When I’m asked what country I’ve had the most rewarding and interesting travel experience, my answer is easy. I don’t even have to think about it: it’s Syria.
This answer seems to often surprise people, as even before the civil war, it had an unfair reputation of being a dangerous place to travel.
I travelled there without Zab in November 2010 and spent almost the whole month there. I even learned some Arabic and made friends there.
But even if you’ve been a loyal follower of this blog from the beginning, you probably didn’t have any idea I’d ever been there, because I don’t talk about it.
I usually find it too upsetting to think about. So much so, that after the initial reports of the uprising in Syria in March 2011, just four months after I’d left the country, I stopped updating myself on the situation there, because I just found it too horrible and too personal to allow myself to consider.
The friends I made and the strangers who showed me generosity for no other reason than I was a visitor in their country could suddenly all be dead, or worse, and I had no way of finding out.
When I saw these images last year of Aleppo’s oldest mosque turned to rubble, I broke down in tears. Even now, writing about it, I have a hard time keeping it together.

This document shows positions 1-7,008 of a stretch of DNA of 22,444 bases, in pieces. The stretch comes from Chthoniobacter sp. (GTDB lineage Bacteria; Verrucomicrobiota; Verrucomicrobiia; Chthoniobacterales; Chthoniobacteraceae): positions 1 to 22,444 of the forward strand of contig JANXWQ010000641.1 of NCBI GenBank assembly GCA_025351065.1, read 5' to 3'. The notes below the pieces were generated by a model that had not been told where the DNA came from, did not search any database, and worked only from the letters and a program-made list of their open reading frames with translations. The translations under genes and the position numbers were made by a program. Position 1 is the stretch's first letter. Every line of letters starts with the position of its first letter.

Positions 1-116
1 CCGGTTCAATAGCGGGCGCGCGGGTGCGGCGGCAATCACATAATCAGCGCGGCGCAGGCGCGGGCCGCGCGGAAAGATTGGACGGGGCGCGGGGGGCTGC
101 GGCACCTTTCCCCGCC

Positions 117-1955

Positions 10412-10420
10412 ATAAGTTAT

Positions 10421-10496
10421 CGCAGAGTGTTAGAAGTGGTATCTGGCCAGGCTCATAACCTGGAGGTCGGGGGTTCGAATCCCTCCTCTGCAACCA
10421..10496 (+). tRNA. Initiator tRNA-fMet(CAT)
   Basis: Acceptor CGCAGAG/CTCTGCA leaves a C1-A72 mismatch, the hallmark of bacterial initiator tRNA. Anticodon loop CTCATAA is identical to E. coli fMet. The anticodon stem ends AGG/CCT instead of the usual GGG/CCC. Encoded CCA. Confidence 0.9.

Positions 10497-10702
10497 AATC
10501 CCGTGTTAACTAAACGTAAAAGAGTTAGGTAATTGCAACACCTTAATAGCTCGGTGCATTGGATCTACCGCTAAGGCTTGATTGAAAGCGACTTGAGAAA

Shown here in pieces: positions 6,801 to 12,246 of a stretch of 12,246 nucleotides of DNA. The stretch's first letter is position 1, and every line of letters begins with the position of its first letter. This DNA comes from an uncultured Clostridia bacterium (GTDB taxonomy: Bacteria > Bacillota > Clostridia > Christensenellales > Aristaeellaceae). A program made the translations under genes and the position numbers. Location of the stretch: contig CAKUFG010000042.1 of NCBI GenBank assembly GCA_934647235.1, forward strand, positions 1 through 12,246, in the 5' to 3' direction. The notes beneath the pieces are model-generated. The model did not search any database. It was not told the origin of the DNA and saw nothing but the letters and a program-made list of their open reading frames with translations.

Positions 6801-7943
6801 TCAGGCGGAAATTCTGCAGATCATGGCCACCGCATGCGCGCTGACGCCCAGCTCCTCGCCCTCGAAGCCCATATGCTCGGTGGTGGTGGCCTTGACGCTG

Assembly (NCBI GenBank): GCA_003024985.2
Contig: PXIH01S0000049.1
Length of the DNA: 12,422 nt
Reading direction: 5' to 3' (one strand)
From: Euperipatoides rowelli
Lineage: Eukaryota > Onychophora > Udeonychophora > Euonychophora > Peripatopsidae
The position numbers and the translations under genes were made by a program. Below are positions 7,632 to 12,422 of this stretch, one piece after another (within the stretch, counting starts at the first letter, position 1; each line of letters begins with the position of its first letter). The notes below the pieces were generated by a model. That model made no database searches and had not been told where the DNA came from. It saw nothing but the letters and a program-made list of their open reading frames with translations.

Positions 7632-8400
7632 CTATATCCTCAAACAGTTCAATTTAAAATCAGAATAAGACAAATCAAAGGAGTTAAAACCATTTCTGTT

I am of course aware of the irony and privilege of this first world problem, and that is also part of what prevented me from writing about Syria earlier: guilt.
One thing I can do through this blog is to remember how Syria was, tell people about it and perhaps dispel some people’s stereotypes about the country.
My time in Syria is full of wonderful memories. It’s where I camped overnight in the desert and was woken in the morning by the howls of wolves.
It’s where I made one of my best traveller friends and also where I met up with Earl and wandered around Aleppo together.
It’s where I witnessed the city of Aleppo rejoice jubilantly at their winning football team beating a Kuwaiti team in a very important match.
It’s where I wandered around ancient ruins and crusader castles and ate wonderful food.
And of course, it’s where I met the most amazingly friendly, hospitable and genuine people I’ve ever met on my travels.
So when Syria becomes a safe place for the people living there, and then eventually for tourists to visit again, I hope to be able to return, this time with Zab.
Until then, I’ll keep remembering this amazing country and telling anyone who’ll listen why I loved it so much.
Have you been to Syria? What’s your favourite country from your travels?